While Barack Obama earned another four years in office last Tuesday, the true election night winner was Nate Silver. Using complex statistical models to aggregate the results of dozens of different political polls, the blogging mathemagician was able to correctly predict with uncanny accuracy the voting results in all 50 states — a remarkable accomplishment, especially when compared to the predictions of other more experienced, more politically-connected pundits.
A far less sophisticated but nearly as impressive feat was carried out by Intrade.com. The online prediction market was able to pre-determine the outcome of 49 of the 50 states. The only mistake? Florida. Given the fact that the margin there was so close it wasn’t officially declared until Saturday, Intrade could probably be forgiven. Over the past three presidential elections Intrade has only missed on three states.
How does Intrade work? Not by relying on wizards like Nate Silver, but by relying on the wisdom of a whole bunch of normal people. Much like the stock market, Intrade lets investors buy shares of possible future events, say Barack Obama being re-elected. If the event does come about, winning investors receive a payout and losing investors receive nothing. Intuition tells us that the more people participate, the more likely the outcome is to be wrong since very few people know enough about politics to make reliable predictions. But somehow the opposite happens. The more people invest, the closer the market value gets to the actual result. While the average investor doesn’t know what’s going to happen, aggregating the gut-feelings of all those investors generates remarkable accuracy. Another weird example of the whole being greater than the sum of its parts.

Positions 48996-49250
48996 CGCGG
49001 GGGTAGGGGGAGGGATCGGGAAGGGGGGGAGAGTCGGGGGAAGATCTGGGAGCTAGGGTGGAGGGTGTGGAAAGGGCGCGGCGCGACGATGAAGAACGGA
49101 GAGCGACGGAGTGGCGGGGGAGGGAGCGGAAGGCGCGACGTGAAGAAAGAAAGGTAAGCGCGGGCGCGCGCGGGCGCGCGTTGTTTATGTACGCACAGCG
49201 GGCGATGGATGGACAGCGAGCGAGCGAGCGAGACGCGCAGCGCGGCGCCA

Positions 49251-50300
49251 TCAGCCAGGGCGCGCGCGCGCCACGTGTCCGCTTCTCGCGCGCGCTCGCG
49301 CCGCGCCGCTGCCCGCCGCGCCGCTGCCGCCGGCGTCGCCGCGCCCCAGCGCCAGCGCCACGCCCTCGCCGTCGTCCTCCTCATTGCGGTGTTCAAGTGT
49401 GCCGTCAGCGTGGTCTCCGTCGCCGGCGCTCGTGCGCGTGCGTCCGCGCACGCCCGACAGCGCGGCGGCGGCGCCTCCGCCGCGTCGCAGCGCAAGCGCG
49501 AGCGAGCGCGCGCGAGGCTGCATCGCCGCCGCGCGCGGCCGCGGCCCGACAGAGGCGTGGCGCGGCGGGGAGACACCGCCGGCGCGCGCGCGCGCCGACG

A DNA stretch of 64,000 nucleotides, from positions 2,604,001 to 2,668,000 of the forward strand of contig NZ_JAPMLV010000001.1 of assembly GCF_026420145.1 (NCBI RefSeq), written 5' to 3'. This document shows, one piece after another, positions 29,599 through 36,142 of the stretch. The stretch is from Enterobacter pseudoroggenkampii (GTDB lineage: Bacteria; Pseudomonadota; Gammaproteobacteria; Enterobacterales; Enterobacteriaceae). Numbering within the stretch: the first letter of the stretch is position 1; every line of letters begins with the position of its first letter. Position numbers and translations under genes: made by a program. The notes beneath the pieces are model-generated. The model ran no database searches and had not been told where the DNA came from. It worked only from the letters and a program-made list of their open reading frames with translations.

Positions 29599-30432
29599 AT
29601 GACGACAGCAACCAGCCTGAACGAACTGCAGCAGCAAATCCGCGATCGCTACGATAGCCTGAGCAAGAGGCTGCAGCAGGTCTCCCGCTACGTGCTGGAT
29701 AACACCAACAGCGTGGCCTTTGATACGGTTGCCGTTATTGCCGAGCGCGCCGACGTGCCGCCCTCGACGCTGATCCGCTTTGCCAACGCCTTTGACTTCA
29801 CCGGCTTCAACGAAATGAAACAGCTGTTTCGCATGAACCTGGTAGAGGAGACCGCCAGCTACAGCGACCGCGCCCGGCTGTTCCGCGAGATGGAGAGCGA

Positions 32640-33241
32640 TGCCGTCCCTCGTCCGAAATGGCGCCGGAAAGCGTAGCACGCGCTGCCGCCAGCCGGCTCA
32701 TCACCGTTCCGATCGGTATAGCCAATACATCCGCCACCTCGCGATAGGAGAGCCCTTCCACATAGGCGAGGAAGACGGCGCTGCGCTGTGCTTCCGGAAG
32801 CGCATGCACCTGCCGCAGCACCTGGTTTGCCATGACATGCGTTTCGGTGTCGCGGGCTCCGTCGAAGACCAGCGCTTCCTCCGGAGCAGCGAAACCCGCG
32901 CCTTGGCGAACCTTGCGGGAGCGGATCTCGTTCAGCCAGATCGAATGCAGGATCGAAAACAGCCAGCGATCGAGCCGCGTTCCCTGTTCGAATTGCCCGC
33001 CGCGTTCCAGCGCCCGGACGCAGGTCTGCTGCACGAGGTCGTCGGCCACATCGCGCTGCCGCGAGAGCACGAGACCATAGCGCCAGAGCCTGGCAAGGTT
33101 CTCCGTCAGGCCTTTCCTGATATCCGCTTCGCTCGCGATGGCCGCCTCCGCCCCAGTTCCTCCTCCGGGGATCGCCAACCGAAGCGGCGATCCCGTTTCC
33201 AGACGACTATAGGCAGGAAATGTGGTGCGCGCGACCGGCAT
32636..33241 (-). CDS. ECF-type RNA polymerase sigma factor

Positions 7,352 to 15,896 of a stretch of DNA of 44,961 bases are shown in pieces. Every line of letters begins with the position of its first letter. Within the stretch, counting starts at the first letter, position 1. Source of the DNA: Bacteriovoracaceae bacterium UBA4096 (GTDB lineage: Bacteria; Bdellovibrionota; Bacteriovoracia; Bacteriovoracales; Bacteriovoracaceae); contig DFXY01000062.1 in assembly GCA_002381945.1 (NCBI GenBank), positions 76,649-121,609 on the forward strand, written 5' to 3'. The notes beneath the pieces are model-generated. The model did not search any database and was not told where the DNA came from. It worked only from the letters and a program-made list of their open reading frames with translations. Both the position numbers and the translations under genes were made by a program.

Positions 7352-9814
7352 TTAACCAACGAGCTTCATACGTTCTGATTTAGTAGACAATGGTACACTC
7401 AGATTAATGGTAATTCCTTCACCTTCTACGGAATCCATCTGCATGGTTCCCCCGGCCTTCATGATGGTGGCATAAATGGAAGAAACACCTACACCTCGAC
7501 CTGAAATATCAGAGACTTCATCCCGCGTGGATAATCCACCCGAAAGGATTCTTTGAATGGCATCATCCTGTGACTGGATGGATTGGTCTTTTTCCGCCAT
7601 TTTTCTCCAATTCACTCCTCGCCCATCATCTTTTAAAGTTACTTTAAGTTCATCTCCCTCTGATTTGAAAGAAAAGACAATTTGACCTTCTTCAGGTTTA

This phenomenon is analyzed by James Surowiecki in his excellent book “The Wisdom of Crowds.” Says Surowiecki, “under the right circumstances, groups are remarkably intelligent, and are often smarter than the smartest people in them.”
So how does a market make better predictions than political polls? The biggest factor may be the money. While people tell pollsters whatever they want to without repercussion (like “Yes, I’m likely to vote” or “I’m moving to Canada!”), Intrade investors have to put their money where their mouths are.